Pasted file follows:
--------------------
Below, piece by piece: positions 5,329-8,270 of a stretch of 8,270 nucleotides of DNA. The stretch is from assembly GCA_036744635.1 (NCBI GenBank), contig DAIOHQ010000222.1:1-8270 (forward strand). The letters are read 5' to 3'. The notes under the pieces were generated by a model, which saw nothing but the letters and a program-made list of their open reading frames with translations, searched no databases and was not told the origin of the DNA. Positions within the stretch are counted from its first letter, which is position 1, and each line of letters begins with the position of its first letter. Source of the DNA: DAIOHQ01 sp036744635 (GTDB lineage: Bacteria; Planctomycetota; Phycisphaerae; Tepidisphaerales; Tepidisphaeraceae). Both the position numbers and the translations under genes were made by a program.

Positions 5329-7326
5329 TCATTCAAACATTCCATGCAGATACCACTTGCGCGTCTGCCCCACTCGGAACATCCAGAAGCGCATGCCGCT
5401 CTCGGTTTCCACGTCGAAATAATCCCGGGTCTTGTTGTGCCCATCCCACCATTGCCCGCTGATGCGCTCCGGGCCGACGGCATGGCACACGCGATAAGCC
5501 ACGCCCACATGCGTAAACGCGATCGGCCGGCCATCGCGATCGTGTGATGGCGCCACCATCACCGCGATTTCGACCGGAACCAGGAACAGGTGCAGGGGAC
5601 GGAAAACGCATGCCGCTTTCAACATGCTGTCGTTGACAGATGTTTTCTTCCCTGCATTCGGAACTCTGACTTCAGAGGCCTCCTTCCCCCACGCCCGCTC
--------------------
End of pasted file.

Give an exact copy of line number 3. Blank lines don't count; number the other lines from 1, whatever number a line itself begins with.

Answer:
5329 TCATTCAAACATTCCATGCAGATACCACTTGCGCGTCTGCCCCACTCGGAACATCCAGAAGCGCATGCCGCT